The lighting and colouring are reflective of the tone of the scene or the setting. The scenes in the astral plane are cool toned and representative of the isolating feeling of being alone in the astral plane. On the other spectrum, we have the scenes in Summerland and Clockworks are more neutral/ warm tones, which provides a sense of safety.
For any TV show, the set design is an integral part of the storytelling. It provides the time, setting, the story and the atmosphere of each scene and the show in its entirety, which can make or break the audience’s impression of the series. Legion’s set design is is 70’s inspired and quirky, yet there is no real indication of what time the show is set in. The 70’s clothing, combined with modern technologies leave everything to the imagination.
Production Designer Micheal Wylie comments on the brutalist architecture in Vancouver and original pitch inspired by ‘A Clockwork Orange’]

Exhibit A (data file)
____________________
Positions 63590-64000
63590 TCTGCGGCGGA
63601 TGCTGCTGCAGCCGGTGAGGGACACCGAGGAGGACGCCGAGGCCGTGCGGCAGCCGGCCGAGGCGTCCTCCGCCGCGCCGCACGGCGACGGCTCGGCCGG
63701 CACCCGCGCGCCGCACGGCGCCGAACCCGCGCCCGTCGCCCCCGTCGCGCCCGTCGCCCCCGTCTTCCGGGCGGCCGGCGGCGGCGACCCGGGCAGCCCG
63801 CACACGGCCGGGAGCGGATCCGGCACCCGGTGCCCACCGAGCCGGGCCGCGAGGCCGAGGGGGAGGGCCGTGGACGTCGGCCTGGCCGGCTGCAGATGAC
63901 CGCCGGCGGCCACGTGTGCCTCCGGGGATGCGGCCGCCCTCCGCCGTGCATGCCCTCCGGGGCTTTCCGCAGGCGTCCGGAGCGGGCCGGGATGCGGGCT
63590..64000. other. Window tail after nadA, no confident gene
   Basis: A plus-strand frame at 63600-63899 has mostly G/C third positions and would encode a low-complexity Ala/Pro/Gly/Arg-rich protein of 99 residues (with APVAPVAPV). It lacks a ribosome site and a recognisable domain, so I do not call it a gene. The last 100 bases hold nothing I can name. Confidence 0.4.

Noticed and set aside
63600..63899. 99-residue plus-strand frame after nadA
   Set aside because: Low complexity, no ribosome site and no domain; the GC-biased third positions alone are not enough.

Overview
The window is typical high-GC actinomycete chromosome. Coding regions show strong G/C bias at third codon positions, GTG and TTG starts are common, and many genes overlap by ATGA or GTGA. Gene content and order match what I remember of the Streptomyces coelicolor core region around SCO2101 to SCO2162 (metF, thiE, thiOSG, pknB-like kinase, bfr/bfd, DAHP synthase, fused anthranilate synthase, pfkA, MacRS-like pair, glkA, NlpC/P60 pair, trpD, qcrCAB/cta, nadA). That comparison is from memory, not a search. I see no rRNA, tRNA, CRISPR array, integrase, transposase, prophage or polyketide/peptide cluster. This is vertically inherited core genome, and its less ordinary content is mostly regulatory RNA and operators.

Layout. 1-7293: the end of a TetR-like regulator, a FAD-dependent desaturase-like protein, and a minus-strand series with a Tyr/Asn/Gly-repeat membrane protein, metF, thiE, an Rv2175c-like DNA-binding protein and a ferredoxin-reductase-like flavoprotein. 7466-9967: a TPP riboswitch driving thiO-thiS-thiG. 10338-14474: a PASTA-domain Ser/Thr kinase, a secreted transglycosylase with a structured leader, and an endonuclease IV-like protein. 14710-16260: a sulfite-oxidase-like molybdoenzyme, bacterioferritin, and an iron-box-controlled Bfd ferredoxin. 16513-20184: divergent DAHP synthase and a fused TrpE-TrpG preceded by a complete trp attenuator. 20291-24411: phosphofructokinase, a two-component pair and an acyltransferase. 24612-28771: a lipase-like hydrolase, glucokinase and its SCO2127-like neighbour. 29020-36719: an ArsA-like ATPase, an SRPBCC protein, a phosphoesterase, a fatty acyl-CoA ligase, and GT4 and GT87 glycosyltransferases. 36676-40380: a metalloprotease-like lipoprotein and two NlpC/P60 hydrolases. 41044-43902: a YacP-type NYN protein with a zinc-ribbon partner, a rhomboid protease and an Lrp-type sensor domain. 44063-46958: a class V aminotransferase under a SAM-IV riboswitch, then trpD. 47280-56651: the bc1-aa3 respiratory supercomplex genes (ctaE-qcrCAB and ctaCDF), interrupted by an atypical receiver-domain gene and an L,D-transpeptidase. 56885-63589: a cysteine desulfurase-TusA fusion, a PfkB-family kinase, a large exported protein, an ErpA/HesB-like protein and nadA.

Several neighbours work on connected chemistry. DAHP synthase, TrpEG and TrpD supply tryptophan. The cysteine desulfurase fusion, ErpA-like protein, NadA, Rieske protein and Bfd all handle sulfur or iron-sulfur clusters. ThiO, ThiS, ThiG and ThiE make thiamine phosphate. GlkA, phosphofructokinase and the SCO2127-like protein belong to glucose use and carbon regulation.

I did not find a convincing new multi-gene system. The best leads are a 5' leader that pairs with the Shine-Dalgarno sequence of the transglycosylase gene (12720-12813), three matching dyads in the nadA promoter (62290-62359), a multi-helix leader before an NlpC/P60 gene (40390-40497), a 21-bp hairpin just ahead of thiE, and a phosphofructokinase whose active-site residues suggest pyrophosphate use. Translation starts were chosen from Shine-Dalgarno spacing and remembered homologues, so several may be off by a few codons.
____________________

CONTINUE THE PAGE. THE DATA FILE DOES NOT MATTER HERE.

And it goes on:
“All those things led us to this oddly inviting, brightly-lit kind of brutalist ‘70s feeling for the mental hospital. There’s a ‘70s feeling kind of throughout the show, in a lot of different parts from the wardrobe to the sets.”
The acting and characters
The characters are the heart of the show as we see each character grow and develop outside of their relation to David, despite him being the main character. No character is underutilised; each has its purpose in relation to themselves and David. For example, though Syd is David girlfriend, she had her own storyline and her personal development. We get to see what make her tick, her likes and dislike, just as we do for David. Other characters such as Kerry & Cary Loudermilk, Ptonomy, Lenny Busker and Melanie Bird are well-rounded, thought out individuals who we get to see develop as the series unfolds. All their own identities and stories, none of which are abandoned. Each of them is just as important as the next, and everyone is portrayed with emotion and depth.
Legion goes the extra mile to transcend the boundaries of a typical comic book series and throws our expectations out the window. The way Hawley uses mental illness and trauma to portray the stories of these mutants is by not by representing mental is as a character flaw hindrance, but it tells the audience why David and Syd act the way that they do in terms of how they respond to different people and situations.